Tildren does seem to work well in helping reduce osteophyte production and bone remodeling. Many practitioners are finding a reduction in arthritic pain with its use.


A closer look at the therapies and treatments available for use in the horse for tendon, ligament and joint repair, through the eyes of some of those clinicians utilizing these modalities, does produce some good recommendations and practical guidelines.

Practitioner bias based on familiarity and history is still prevalent, though. The absence of head-to-head studies likely will mean that these regional or personal preferences will continue to affect treatment choices and recommendations.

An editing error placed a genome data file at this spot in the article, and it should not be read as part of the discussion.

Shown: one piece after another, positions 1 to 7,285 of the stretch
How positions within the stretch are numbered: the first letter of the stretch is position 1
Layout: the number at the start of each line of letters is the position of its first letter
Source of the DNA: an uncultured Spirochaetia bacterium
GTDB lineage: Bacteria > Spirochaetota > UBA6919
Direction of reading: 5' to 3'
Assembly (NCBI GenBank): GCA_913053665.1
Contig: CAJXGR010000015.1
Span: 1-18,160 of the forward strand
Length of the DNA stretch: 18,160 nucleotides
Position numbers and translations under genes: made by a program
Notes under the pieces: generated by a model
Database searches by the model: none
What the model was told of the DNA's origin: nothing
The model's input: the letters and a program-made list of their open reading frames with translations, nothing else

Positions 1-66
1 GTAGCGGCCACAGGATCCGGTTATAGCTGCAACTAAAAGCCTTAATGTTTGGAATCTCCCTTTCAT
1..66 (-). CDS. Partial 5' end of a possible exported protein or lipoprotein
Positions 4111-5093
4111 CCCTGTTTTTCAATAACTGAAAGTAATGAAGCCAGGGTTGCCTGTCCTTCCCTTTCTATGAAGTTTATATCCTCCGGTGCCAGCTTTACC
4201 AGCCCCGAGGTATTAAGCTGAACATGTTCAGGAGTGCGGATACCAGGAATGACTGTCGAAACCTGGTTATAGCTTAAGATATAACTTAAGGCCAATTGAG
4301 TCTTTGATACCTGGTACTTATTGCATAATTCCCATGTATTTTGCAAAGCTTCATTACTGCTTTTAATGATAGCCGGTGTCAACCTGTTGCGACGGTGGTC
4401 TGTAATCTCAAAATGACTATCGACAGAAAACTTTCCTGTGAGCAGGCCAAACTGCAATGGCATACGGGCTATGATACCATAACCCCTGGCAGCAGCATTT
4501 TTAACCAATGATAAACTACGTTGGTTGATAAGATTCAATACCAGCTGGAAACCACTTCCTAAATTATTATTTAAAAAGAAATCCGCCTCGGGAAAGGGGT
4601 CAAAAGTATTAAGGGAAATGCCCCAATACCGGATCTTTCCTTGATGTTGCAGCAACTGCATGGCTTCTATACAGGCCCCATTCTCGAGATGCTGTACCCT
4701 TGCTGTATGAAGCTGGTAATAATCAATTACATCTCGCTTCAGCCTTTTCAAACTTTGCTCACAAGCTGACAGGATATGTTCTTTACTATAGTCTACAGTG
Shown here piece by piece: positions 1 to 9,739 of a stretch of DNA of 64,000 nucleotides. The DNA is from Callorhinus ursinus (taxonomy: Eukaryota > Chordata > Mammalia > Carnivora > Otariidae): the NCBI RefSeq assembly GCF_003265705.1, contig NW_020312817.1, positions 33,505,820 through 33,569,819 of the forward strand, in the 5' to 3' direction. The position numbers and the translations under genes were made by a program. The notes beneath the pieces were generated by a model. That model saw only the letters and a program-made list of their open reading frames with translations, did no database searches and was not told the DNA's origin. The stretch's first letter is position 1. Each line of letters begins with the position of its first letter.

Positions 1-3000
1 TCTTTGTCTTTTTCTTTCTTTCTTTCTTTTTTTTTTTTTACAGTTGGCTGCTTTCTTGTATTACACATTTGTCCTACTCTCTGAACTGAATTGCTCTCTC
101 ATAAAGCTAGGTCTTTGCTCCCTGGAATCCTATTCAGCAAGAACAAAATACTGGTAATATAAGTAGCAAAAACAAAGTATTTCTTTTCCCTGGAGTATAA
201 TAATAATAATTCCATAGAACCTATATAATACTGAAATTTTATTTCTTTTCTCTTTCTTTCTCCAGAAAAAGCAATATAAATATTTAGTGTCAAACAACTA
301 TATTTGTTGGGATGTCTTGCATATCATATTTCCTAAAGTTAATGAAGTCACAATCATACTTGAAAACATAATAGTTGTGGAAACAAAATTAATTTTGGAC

"The idea of regenerative medicine (stem cells, PRP, IRAP and other treatments) is exciting and holds great promise", adds Dr. Mike Scott of Alberta, Canada, in remarks at the 2009 Canadian Horse Breeders and Owners Conference. "This novelty and excitement has led to the rapid establishment of treatment techniques and commercial products. Veterinarians and horse owners should be aware of these developments and consider these treatments when the need arises," Scott said, "but they should use caution when accepting unrealistic claims and should investigate the facts before expecting miracles."

Hopefully more cases, better follow-up and some comparative studies in the near future will provide veterinarians and owners with more "facts" to investigate in order to make better treatment choices.

Marcella is an equine practitioner in Canton, Ga.